Paper: from the ridiculous to the sublime
SLOWLY, but surely, paper documents and analogue communications channels are being stripped away from air cargo transactions, whilst leaving a schizophrenic industry suffering from ridiculous double standards and double vision.
The e-freight air cargo revolution has taken at least six years longer than expected and is still not even close to becoming a worldwide phenomenon, writes Nigel Tomkins.
It was in November 2007 when IATA first started working on the paperless society and set a 2010 deadline for the widespread implementation of e-freight.
Nine years ago seven airlines and a handful of forwarders and ground handlers embarked on a collaborative project to rid the industry of the annual equivalent of some 40 B747 freighter loads of paper – an industry average of 30 paper documents per shipment.
Air Canada, British Airways, Cathay Pacific, KLM, Martinair, SAS and Singapore Airlines, as well as forwarders DHL Global Forwarding, Panalpina, Kuehne+Nagel, Schenker and a number of ground handling agents kick-started the move to a paper-free air cargo environment with the launch of six e-freight pilot projects. They started on key trade routes initially connecting Canada, Hong Kong, the Netherlands, Singapore, Sweden and the UK.
“The paper-free era for airfreight begins today,” exclaimed Giovanni Bisignani, then the director general of IATA. “This will pave the way for a global rollout of e-freight that will eliminate the paper that costs this industry US$1.2 billion every year,” he added.
E-freight would give air cargo a dynamic leap forward, strengthening competitiveness by cutting costs and improving transparency and predictability throughout the supply chain.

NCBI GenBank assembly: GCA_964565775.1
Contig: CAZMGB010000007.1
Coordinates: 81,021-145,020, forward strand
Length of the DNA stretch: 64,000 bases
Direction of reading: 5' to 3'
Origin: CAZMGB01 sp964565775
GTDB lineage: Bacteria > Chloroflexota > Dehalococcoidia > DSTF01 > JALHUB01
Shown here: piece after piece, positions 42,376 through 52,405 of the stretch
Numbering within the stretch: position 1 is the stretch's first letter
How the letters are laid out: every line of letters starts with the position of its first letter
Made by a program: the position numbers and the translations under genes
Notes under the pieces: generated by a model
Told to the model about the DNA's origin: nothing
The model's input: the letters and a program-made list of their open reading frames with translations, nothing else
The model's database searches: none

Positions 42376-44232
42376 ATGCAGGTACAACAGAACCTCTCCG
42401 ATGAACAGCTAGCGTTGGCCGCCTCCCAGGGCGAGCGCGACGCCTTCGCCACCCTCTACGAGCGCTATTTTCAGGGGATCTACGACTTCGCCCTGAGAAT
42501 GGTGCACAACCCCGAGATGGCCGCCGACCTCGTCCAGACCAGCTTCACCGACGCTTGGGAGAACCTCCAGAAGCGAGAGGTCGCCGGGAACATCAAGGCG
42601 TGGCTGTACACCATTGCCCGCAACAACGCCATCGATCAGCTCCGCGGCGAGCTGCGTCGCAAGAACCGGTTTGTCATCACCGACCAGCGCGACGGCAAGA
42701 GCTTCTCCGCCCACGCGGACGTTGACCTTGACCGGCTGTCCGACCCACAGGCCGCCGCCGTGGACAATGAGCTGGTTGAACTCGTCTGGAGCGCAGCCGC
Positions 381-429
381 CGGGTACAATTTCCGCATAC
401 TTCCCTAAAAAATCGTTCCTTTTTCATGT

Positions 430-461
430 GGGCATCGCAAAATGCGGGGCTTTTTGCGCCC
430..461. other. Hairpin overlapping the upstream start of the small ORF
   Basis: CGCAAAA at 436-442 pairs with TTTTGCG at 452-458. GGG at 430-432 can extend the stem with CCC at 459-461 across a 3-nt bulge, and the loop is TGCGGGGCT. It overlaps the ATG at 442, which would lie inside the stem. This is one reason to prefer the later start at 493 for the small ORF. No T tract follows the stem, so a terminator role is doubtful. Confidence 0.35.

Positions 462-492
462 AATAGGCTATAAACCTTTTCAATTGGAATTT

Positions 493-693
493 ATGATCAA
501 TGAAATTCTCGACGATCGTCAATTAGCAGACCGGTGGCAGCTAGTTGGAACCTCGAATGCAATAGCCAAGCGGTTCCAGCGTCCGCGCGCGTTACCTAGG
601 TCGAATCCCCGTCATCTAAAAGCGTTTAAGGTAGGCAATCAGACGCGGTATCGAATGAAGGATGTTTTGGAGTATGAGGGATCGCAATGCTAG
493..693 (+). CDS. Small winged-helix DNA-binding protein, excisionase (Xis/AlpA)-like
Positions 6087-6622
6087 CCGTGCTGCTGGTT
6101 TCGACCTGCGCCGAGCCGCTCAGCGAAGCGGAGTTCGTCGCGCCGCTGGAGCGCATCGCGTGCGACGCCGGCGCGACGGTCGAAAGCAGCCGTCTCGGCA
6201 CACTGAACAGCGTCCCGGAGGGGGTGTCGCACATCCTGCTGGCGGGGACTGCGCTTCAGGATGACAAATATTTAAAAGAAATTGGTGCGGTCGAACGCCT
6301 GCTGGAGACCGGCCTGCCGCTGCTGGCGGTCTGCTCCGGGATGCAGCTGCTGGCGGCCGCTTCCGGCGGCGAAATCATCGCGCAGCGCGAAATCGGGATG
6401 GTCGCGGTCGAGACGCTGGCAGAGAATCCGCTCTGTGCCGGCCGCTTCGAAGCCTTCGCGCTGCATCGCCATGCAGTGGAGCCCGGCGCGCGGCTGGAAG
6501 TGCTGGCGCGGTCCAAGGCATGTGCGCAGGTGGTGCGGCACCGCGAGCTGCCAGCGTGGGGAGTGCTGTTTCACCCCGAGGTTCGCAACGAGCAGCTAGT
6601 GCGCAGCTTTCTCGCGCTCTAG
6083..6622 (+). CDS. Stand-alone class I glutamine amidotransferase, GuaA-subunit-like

But, nine or so years on, it remains that only a few forward-thinking organisations lead the way in embracing slick electronic alternatives. The majority, particularly in developing regions in India, Russia, Africa and parts of Asia, Latin America and the USA, stick relentlessly to their legacy analogue actions. For them, the fax and telex remain dominant.
One example of the new pioneers is thoroughly modern Qatar Airways Cargo, which has quickly become the world’s third largest international cargo airline. The Doha-based carrier has released a mobile app, which offers instant ease and convenience to the cargo airline’s customers by having all relevant information at their fingertips on their mobile devices.
The QR Cargo app (pictured below, left), which is available for both Android and iOS devices via Google Play Store and Apple App Store, provides detailed status of shipments, and customers can use it for a range of searches such as flight schedules, office contact details, product descriptions and more.
“It is linked to our in-house Cargo Reservations, Operations, Accounting and Management Information System (CROAMIS), which provides real-time data and updates for each logistic milestone achieved direct to our customers,” enthuses Ulrich Ogiermann, Qatar Airways’ chief officer, cargo.
The handy development gives QR Cargo’s customers the freedom to access and manage their global business at their convenience and anywhere in the world, night or day. This includes instant shipment tracking, weekly flight schedule search, recent search history, charter service requests, location and navigation services to worldwide offices and many more useful tools.
Customers can track each piece of their shipment with a confidence-giving microscopic view of each stage of the process. A recent-search-history option even allows users to look for frequently-searched shipments, routes or schedules – without having to remember lengthy details such as 11-digit airwaybill numbers or re-type information and pile more paper on paper.
That’s a sublime moment in the history of airfreight – and not a telex machine in sight.